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What categories to use? – Part 1

Category options

What you’ll learn

Your rating categories depend on your company’s perception of what great customer support looks like. Get inspired by the most common rating categories used by Klaus customers or define your own by looking at your internal goals and support principles.

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RILEY YOUNG: Today, we will look at one of the most important decisions that you will make when implementing your quality program – choosing which categories to rate depends on your company’s priorities and what you want to review.

Your categories make up your scorecard, meaning that for every conversation you review, you will be checking the quality based on these same categories over and over again. By doing this, you can track trends over time to determine where things are going smoothly or spot any troubled areas.

Around 89% of our customers use between two to four rating categories for their internal conversation reviews. Now, that doesn’t mean that you can’t have more. However, keeping things as simple as possible has its benefits.

NARRATOR: Too many categories can lead to decision fatigue for your reviewers. Whereas using too few might not provide you with enough insight into how your team is performing. Take your time. Choose your rating categories so the balance is right for you!

To help decide which categories would be best for your scorecard, it’s a great idea to start with looking at your internal goals or support principles.

RILEY YOUNG: Does your support team already have a goal or mission? If so, that’s the perfect place to start. For example, at Klaus, some of our core support values are to be human, be solution-oriented, and to correctly follow up with our customers. We chose our rating categories for QA based on these values. 

For the value of “Be human”, we use the category Tone, where we assess whether or not our support was able to match the customer’s tone and not come off sounding like a robot.

We went with the category Solution to match our value of being solution-oriented. Here we assess whether or not our support rep was able to solve the customer issue or provide a workaround.

Our third category is based on our value to follow up with our customers. Therefore, we use the category Clear follow-up. This is where we assess whether or not our support rep gave sufficient information about the next steps and what else Klaus can do to help.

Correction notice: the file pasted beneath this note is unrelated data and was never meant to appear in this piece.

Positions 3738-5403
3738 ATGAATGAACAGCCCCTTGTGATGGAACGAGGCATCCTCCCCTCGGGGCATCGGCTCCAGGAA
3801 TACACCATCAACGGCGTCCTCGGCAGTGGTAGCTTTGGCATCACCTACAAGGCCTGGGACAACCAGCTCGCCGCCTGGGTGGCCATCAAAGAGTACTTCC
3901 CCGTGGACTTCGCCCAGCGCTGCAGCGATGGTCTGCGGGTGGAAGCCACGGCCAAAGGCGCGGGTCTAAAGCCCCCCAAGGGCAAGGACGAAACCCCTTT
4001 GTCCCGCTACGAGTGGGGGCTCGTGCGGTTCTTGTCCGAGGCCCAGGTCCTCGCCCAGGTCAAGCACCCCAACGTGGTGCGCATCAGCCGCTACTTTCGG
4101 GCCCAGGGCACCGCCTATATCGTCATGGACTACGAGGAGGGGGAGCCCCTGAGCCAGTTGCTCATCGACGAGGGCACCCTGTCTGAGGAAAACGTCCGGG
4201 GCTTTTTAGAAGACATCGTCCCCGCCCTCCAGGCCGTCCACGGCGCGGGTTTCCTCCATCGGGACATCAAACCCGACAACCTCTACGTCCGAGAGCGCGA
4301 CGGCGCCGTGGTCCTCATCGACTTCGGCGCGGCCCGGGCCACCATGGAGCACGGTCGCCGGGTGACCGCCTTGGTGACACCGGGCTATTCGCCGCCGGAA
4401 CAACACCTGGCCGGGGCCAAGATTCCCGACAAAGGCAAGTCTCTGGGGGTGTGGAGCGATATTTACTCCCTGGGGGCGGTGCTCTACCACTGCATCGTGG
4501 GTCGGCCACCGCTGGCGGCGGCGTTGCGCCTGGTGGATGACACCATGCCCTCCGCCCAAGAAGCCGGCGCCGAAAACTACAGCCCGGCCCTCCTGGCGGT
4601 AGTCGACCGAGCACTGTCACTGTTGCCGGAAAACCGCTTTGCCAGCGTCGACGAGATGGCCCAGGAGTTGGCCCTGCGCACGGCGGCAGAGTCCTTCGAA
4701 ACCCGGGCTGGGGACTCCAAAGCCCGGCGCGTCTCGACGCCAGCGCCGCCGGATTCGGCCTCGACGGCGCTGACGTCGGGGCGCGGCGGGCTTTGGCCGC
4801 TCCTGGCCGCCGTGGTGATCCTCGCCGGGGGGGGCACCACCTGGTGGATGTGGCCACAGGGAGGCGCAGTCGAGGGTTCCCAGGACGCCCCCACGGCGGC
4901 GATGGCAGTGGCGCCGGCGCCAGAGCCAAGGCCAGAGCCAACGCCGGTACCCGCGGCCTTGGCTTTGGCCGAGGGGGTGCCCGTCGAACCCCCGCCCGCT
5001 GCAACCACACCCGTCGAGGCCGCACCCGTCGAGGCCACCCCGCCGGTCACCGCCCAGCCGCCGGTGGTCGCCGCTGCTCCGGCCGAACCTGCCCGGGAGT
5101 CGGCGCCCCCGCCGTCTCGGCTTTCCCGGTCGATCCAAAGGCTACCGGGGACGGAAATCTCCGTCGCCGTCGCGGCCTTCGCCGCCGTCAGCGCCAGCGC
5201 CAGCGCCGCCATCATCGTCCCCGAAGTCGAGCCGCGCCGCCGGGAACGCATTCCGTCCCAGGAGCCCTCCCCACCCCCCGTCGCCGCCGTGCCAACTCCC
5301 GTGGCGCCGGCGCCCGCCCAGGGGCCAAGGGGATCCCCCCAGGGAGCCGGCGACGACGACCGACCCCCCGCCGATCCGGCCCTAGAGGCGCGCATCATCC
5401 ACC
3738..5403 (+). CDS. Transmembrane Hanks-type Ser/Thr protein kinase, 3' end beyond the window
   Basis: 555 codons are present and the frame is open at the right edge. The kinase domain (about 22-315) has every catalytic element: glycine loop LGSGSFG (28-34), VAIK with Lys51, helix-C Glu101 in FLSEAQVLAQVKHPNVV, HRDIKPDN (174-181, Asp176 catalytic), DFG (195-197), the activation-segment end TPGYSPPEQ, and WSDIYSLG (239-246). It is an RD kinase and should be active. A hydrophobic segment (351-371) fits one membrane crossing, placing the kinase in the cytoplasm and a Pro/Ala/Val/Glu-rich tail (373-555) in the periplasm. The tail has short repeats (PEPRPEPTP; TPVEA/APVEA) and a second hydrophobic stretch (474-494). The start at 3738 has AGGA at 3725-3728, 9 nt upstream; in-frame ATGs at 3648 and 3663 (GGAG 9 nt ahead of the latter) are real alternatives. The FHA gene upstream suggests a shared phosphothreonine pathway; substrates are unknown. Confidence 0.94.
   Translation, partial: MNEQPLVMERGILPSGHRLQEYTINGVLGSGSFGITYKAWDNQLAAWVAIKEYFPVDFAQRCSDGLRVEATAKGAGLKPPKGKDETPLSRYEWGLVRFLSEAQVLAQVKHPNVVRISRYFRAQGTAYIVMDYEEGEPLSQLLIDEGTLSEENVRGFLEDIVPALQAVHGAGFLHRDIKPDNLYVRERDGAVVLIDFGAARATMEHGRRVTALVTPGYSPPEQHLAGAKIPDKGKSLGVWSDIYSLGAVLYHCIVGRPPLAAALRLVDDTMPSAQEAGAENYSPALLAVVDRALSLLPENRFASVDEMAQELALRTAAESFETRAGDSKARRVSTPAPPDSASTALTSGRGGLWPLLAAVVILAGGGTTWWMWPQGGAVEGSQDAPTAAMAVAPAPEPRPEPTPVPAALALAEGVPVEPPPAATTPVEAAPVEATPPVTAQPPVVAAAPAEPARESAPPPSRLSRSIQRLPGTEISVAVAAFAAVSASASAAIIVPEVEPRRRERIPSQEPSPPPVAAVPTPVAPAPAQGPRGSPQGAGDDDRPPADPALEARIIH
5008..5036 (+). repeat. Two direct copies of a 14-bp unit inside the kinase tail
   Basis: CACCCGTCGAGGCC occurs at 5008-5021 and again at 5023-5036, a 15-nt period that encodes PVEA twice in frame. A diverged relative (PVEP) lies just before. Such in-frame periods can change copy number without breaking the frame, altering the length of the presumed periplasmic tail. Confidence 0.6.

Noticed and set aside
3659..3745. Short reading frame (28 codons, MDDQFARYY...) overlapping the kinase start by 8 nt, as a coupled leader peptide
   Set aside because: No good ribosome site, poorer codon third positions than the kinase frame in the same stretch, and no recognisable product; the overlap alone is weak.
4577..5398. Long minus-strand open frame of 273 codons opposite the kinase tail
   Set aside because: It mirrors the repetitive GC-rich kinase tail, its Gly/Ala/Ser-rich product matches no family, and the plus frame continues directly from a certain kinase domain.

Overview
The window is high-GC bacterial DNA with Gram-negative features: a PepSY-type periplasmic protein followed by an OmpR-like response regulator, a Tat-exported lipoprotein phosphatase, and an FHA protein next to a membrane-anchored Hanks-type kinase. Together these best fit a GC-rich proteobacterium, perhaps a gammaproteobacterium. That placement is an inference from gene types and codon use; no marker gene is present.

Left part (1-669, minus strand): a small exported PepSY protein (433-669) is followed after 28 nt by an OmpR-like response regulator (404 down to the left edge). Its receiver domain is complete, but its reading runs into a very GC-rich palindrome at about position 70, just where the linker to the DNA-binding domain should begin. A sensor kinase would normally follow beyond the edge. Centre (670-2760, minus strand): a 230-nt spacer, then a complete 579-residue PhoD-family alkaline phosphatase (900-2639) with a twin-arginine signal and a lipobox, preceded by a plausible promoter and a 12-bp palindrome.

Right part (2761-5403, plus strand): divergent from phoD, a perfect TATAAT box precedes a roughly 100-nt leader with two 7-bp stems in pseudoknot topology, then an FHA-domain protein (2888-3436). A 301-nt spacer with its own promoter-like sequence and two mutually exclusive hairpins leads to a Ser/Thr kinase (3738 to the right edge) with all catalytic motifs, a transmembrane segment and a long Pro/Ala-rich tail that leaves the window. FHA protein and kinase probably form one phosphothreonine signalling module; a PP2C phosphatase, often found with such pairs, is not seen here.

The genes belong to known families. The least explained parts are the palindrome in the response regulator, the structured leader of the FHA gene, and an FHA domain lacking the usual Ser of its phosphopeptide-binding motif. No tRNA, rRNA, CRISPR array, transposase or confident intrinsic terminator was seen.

This gives us three pretty important categories to assess and ones that we hope our support reps are succeeding in regularly. 

NARRATOR: Once you have decided on which categories to use based on your internal support goals or values, the next stop when choosing your rating categories comes from looking within. Only you will be able to determine whether or not your support reps followed your internal processes – such as refund procedures or escalations – correctly, which makes this an excellent additional grading category.

RILEY YOUNG: Would a customer know if your support had followed these processes correctly or not? Probably not, right? By tracking and grading your processes, you can also gain some pretty handy insights.

For example, if you notice your CSAT scores are higher when refunds were done incorrectly,  yet lower when the refunds were made correctly, then it might be a good idea to review your refund process, as it’s clear that this is impacting your customer satisfaction.

NARRATOR: By now, you should already have your base categories that reflect your support goals and internal processes. It’s time to decide whether there is anything else you want to look out for when reviewing your support conversations. Here are some of the popular rating categories that are used by Klaus customers. 

RILEY YOUNG: Aside from the categories already mentioned, the most common categories we see are Empathy, Product knowledge, Grammar, Accuracy, Communication, Closing, and Tagging. Get creative with your category selection. Remember, it’s about picking the ones that match your company’s perception of what great customer support looks like.

Bear in mind, your categories may change slightly depending on your support streams. For example, if your support is mainly handled via phone, then your categories should reflect that. Your rating categories could look something like this – Did the support rep greet or introduce correctly, use empathetic listening skills, provide a suitable solution to the customer, or close the call correctly? Quality management platforms such as Klaus let you create multiple scorecards so you can create a unique scorecard for each of your support streams.

That brings us to the end of the first part of this lesson. In the next video, we will explore how to set up your category weights and better understand how your categories will work in your review process. We’ll see you there!

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